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The Silly Season – UCT Salary Negotiations December 1, 2006

Posted by Andreas in Cape Town, South Africa, University of Cape Town, Work.
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With less than a month to go before the Christmas break, annual salary negotiations at the University of Cape Town, where I work, have begun in earnest.

Workforce unity in this proudly liberal, no, better make that neoliberal, institution has been systematically dismantled over the past few years: most of the cleaning and gardening staff have been ruthlessly outsourced to amongst others, Fidelity Supercare (an outfit that consistently stumbles over its own feet in the race to the bottom), the lower non-academic payclasses are represented by NEHAWU, the UCT Employees Union negotiates for all remaining non-academic (aka PASS) staff, while the academics are organised in the UCT Academics’ Association.

You get the picture: Divide and Conquer has been the watchword in hallways of Bremner (UCT’s admin building) for some time.

In the era of Grand Apartheid* local cynics used to refer to this place as “Moscow on the hill” – the irony! These days Washington by the Liesbeek would be equally appropriate.

Moscow on the hill or Washington by the Liesbeek?

NEHAWU and the Academics’ Association have already settled for a 5.5% increase (across the board and performance-related, respectively).

Yesterday, the UCT Employees Union (including yours truly, of course) rejected a similar offer from management!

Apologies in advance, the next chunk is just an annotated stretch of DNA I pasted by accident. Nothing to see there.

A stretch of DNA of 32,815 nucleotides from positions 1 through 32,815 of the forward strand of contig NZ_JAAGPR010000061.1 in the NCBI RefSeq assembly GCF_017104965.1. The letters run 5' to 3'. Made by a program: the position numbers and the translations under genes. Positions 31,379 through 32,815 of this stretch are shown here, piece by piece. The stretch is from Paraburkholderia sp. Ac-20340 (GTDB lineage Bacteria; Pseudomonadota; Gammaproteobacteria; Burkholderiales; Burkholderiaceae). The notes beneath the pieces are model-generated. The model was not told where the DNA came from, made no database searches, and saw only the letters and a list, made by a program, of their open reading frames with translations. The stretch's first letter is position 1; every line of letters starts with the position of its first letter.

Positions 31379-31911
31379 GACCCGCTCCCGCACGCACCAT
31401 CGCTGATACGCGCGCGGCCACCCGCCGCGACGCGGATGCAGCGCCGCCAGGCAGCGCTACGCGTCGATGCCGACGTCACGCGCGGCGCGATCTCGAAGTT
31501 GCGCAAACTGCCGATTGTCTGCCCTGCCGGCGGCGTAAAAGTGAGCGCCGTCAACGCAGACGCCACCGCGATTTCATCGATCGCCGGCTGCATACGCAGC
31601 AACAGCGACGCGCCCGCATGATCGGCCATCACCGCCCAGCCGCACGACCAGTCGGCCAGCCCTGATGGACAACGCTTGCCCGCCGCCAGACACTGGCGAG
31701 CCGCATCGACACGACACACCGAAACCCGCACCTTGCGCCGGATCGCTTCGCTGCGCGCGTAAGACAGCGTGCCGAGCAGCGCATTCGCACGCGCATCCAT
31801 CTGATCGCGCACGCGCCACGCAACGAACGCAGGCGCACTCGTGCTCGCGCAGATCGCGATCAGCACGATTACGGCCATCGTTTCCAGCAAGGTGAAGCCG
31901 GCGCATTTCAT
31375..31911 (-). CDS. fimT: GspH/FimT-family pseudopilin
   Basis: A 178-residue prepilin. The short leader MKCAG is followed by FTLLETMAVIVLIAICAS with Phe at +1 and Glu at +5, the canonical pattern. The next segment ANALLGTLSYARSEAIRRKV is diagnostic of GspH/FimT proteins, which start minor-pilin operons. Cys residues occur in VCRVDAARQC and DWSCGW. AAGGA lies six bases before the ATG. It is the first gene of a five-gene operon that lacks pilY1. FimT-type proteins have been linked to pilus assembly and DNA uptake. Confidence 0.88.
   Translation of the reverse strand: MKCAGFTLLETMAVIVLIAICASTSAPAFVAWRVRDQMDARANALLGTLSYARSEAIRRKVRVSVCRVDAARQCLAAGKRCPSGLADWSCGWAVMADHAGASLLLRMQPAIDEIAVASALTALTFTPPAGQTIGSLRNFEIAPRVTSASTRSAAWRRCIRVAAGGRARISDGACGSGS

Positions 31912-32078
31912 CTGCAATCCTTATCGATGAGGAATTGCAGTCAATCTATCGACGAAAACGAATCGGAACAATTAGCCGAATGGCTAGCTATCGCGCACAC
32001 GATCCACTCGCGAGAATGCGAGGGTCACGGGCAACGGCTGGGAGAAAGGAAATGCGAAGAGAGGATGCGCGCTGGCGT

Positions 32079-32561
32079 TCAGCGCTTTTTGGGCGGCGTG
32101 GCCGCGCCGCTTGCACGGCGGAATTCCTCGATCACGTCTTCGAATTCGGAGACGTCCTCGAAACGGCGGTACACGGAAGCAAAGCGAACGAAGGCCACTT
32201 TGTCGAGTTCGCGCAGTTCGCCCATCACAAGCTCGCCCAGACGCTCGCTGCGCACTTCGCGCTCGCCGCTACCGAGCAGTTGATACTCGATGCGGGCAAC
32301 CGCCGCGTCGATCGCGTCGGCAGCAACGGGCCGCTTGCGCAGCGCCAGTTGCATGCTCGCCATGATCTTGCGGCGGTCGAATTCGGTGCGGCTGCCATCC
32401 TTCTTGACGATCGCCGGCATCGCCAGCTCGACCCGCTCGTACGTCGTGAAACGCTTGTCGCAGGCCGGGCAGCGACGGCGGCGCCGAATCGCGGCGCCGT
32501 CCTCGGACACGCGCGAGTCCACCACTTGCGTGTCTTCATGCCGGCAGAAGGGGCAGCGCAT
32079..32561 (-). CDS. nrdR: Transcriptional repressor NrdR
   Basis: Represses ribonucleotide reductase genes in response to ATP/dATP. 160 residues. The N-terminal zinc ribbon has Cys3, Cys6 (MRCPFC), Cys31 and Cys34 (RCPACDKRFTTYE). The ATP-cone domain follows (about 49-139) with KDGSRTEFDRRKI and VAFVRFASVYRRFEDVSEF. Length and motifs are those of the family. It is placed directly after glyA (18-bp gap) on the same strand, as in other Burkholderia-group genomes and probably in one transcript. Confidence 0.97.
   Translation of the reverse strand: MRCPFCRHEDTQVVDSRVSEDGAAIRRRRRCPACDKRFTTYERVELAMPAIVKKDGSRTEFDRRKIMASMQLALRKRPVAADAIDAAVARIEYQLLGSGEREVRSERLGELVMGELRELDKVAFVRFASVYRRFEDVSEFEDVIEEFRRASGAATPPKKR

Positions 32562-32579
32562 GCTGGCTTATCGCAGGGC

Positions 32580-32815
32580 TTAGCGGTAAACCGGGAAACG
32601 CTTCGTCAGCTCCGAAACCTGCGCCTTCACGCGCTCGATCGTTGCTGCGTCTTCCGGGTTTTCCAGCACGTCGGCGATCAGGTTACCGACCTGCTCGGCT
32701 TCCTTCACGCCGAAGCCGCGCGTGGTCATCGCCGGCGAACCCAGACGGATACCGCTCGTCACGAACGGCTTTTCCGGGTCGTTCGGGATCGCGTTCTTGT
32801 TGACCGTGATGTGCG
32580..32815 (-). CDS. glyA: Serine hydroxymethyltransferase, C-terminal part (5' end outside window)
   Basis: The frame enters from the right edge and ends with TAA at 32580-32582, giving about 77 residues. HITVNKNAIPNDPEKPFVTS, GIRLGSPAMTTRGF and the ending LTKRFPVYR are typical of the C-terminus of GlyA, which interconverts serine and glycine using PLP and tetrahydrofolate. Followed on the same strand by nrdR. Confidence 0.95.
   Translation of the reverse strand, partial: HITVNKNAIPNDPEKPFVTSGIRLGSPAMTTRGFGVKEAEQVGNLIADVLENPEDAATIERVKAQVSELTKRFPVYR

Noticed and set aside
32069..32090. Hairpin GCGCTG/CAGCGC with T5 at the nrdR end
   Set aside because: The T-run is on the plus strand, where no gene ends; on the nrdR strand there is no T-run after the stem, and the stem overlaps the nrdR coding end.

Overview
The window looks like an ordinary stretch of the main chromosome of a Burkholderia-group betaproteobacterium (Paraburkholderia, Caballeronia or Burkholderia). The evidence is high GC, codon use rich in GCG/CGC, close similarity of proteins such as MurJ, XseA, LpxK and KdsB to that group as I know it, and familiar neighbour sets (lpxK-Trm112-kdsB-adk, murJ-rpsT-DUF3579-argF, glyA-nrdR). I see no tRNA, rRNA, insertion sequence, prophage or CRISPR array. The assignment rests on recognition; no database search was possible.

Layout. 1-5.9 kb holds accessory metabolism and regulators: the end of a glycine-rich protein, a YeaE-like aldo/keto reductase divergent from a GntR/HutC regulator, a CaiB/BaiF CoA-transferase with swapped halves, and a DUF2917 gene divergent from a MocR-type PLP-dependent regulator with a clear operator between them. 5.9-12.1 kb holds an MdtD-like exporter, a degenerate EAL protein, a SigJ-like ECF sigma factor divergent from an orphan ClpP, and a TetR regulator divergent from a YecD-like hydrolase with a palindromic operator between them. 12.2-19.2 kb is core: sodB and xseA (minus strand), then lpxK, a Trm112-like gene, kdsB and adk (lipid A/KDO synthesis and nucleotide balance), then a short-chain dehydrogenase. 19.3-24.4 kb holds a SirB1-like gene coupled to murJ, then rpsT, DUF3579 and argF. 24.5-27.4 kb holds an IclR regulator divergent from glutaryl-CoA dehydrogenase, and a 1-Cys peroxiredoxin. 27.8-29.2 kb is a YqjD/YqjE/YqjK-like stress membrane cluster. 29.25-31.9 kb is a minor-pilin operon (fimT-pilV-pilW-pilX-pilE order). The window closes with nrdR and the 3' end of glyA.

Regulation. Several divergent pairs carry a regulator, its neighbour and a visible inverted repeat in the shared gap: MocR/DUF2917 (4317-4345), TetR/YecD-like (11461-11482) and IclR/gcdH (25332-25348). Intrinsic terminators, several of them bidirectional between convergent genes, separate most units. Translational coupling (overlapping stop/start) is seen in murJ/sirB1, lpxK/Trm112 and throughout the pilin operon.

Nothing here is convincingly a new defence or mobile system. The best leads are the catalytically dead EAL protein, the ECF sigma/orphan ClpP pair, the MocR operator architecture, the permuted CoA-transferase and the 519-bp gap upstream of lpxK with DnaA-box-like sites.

When it wants to, the EU can be a feisty little union. Sure, it’s got nothing on the Wobblies, few if any of its members have ever pondered the virtues of anarcho-syndicalism and replacing capitalism with something better is certainly not on the agenda. But it’s independent, bolshy and its volunteer exec can only function through strong mandates from the membership.

It warms my heart to hear fellow PASS staff members – librarians, administrative assistants, technical and scientific officers – voice their dissatisfaction with management’s miserly offer, telling them to stick it!

We came away from the meeting with a clear consensus that:

  • we do not want to pay the unreasonable, discriminatory and punitive increases in staff parking fees before we see any improvements in the system
  • the performance appraisal system is not functioning satisfactorily at all
  • we want an increase comprised of an across the board portion that will provide financial stability for all, as well as an additional performance-related portion for high achievers.

Now all we need is to support the negotiating team in our numbers, document specific grievances and put facts on the ground. Aluta Continua and all that!

(* it just occurred to me that that term rolls of the tongue a bit like Grand Theft Auto and I guess it’s sort of the non-automotive equivalent on an infinitely larger scale!) .

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